COM 135 MC
April 24, 2012
Oklahoma City Bombing Prayer Service Address
At 9:02 a.m. on April 19, 1995, a 5,000-pound bomb, hidden inside a Ryder truck, exploded just outside the Alfred P. Murrah Federal Building in Oklahoma City. The explosion caused massive damage to the building and killed 168 people, 19 of whom were children (Rosenburg, 2011). On April 23, four days after the bombing, President Bill Clinton addressed the public and gave an effective, excellent speech. The overall goal of the message was to appropriately respond to the Oklahoma City bombing, support the ones who lost loved ones, and address what America as a nation should do to keep this from happening again. This goal was achieved through these statements made by President Clinton: “Our words seem small beside the loss you have endured. But I found a few I wanted to share today..You have lost too much, but you have not lost everything. And you have certainly not lost America, for we will stand with you for as many tomorrows as it takes.. Let us let our own children know that we will stand against the forces of fear. When there is talk of hatred, let us stand up and talk against it. When there is talk of violence, let us stand up and talk against it. In the face of death, let us honor life.”
President Clinton is asking the audience to stand up to forces of fear, teach children to stand up to fear, learn from the Oklahoma City Bombing, and keep moving forward. He encourages us to support each other and live through and for those who were lost. Clinton does convey this throughout the speech and specifically through a young widow’s response to the Oklahoma Bombing, who lost her husband when Pan Am 103 was shot down: “..The loss you feel must not paralyze your own lives. Instead, you must try to pay tribute to your loved ones by continuing to do all the things they left undone, thus ensuring they did not die in vain” (Clinton, 2008).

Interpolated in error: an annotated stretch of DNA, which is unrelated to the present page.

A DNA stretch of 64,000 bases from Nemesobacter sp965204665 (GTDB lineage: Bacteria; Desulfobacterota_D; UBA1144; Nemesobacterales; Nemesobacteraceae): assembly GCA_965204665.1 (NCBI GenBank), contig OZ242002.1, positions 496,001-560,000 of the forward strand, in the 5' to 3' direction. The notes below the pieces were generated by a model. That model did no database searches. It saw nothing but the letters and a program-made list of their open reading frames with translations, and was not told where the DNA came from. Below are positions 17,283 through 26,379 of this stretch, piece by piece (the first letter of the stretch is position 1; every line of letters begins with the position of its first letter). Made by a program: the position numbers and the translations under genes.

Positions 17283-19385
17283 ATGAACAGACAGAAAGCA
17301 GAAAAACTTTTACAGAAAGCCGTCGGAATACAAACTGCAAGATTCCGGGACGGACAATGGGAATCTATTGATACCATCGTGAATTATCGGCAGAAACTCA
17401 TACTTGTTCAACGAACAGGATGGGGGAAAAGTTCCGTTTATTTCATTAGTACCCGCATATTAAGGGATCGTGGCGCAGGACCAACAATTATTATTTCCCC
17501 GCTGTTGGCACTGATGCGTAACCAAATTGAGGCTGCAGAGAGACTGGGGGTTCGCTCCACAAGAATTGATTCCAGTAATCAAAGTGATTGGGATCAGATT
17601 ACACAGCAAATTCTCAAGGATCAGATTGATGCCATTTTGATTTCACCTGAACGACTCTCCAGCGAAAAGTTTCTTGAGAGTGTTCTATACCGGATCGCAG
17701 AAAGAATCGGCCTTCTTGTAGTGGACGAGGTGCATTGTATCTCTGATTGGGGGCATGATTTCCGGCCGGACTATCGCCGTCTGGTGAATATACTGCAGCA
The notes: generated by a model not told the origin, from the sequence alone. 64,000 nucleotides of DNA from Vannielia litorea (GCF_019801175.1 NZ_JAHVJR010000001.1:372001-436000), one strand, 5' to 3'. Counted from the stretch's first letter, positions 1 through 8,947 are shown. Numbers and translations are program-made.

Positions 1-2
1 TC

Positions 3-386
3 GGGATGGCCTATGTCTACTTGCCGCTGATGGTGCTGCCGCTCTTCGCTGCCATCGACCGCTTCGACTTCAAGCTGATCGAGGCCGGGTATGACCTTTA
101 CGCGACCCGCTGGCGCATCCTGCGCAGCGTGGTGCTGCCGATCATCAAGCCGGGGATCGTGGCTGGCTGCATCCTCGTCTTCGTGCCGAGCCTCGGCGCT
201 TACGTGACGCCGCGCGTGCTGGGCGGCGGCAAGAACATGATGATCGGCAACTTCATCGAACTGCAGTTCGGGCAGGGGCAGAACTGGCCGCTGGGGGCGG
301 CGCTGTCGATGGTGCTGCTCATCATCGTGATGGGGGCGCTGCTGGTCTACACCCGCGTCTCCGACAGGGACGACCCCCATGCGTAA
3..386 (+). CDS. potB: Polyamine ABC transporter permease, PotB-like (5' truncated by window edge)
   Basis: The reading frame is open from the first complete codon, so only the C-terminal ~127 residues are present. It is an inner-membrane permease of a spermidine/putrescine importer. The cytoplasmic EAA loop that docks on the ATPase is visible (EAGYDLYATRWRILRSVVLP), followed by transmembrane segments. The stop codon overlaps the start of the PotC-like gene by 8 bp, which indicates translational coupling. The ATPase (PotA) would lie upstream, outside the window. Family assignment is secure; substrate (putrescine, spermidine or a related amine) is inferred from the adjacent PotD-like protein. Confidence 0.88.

The setup of the speech made it effective. The introduction consisted of President Clinton establishing credibility through his respect, showing sympathy towards the situation, relating to the audience, and going into the body by stating he’d like to say a few words. Through the body of the speech, President Clinton reinforces his main points of America needing to learn from this event, move forward together as a nation, standing up for good, and instilling morals in children. Clinton ends the speech by saying good will be a result, those who were lost are in a better place, and we must live through them. Clinton ends the speech by thanking the audience for their time.
After a tragic event, the President is expected to respond to it. The president is expected to tell Americans where to go, what to do, and what he or she would like to do or how he or she views the event that took place. Therefore, President Clinton is expected to do just this. He states these things throughout this message and gets on the level of other Americans. Clinton says in the introduction that he, and his wife Hilary, come not only representing the American people but as common folk; as a fellow American; as husband, wife, parents, and neighbors.
Clinton therefore, with coming onto the average American’s level, gives a feeling of relate ability and compassion. Clinton is very believable in the speech through his conversational-type vocal rate and how he worded what he said. Clinton does this through quotes, like the quote from the widow who lost her husband when Pan Am 103 was shot down. Clinton uses scripture for credibility, with his statement of good overcoming evil being from Romans 12:21: "Do not be overcome by evil, but overcome evil with good” (Clinton, 2008). Clinton also quotes St. Paul and a little girl, who had an idea of planting a tree in remembrance of the children lost in the bombing.
President Clinton uses quotations and stories to achieve his speaking goals. This allows him to establish...